Categories: Application Security

Habits to Secure Your Website From Hackers

There are three types of website owners in the world: those with exploitation risk awareness, those who believe that nothing can compromise their website, and those who don’t really care about it.

The second type of owners regret and suffer more often than others. Truth is that we live in a world where more than 20 websites are hacked every single minute, which means that sooner or later attackers will try to get into presumed ‘secure’ systems too and chances are that they’ll succeed.

For those who don’t care, a usual rebuttal is that their business or organization is hardly worth the effort, but real reasons for hacking are actually much more than just monetary gains. Today, attackers hack for defacement, data breach, server takeover for email relay spam, temporary web server utilization, illegal file transfer and for a lot of other malicious activities without knowledge.

These attempts are usually run on an automated script backed by automated tools that look for poorly scripted or secured websites and servers. Hence, every website owner should have a basic checklist to make sure that the cybersecurity is intact, or at least updated.

7 Habits to Secure Website Owners

Habit 1: Auditing Consistently

Administrators and information security officers rarely look beyond their own perception of an attack and exploitation. And that is exactly where a security audit can help assess how strong the security foundation really is.

Ideally, you should be looking at regular audits for almost everything including external resources, mobile applications, web application, physical security, routers, firewall, hubs, server equipment, virtual infrastructure, VPNs, wireless security and workstations. However, again due to the fact that 75% of the breaches happen at the application layer, it’s preferable to have a stronger web application security audit program through web application scanning (WAS), dynamic application security testing (DAST), virtual patching and monitoring.

Web Application Security Structure

Habit 2: Reviewing Information Availability

Often attackers utilize available information about the website against the system. It can be anything from public DNS records to employee info that can be socially or reversely engineered to exploit your resources.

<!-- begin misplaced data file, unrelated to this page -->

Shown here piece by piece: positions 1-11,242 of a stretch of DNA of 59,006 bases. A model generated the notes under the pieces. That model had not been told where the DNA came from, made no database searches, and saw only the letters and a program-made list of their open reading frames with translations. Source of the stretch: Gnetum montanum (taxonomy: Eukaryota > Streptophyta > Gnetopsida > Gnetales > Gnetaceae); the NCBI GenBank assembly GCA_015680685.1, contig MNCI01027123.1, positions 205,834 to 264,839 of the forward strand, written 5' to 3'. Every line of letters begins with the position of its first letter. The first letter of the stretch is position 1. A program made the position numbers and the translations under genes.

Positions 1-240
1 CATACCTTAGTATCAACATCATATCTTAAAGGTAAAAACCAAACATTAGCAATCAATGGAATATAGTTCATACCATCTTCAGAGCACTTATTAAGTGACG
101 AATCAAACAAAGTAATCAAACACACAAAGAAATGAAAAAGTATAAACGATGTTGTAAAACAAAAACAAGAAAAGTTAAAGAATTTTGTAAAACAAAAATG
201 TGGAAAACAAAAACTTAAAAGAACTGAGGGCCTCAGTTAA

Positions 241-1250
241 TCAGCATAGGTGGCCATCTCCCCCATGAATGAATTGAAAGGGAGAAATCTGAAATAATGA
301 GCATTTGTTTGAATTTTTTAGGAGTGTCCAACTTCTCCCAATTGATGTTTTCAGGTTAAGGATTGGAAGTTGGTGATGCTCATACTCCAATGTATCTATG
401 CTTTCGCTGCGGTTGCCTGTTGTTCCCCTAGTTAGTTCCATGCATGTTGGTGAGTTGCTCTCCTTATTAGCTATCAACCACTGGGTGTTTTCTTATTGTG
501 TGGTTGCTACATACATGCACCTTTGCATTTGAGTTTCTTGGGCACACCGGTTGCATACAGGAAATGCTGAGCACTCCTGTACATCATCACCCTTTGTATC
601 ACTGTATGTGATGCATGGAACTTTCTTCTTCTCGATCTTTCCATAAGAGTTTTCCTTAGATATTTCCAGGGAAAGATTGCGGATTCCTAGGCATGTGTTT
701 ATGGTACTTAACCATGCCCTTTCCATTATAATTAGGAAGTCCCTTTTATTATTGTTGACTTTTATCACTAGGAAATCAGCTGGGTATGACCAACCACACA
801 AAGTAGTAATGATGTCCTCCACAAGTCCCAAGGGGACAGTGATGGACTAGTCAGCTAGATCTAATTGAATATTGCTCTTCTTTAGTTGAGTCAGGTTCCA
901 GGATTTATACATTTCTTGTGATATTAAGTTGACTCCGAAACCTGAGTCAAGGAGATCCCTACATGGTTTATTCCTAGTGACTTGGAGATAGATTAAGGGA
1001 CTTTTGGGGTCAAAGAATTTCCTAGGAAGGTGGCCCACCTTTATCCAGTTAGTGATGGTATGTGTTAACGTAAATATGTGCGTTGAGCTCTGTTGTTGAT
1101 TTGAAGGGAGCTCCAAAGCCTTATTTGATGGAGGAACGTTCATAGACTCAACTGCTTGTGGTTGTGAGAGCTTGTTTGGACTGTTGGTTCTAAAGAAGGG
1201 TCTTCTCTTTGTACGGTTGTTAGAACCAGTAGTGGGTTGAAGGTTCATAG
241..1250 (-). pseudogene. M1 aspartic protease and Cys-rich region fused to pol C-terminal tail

Here also, application layer protection is critical. Information on the application type, server type, developer, operating system, deployment or bandwidth can be used to launch DDoS, command injection or Cross Site Request Forgery.

A secure website owner should ideally review and limit publicly available information and analyze how it could be exploited in one way or the other. The absolute concern should be taken before rolling out the directory structure or local machine name information even on the error pages.

Habit 3: Monitoring Continuously

Monitoring attacks, traffic and user behavior, especially with a dedicated tool or scanner provides valuable information. Website administrators can learn a lot about what countries, IPs, and connections are causing the problem and how you can create custom rules to block or restrict such behavior.

Vigilance policy can be employed for every communication layer especially network with the help of the Intrusion Prevention System. On the other hand, for the application layer, a strong web application scanning (WAS) testing tool can be handy. This way, you do not have to hire a separate security team for web applications, and still be in control of attack logs and decisions to be taken on them.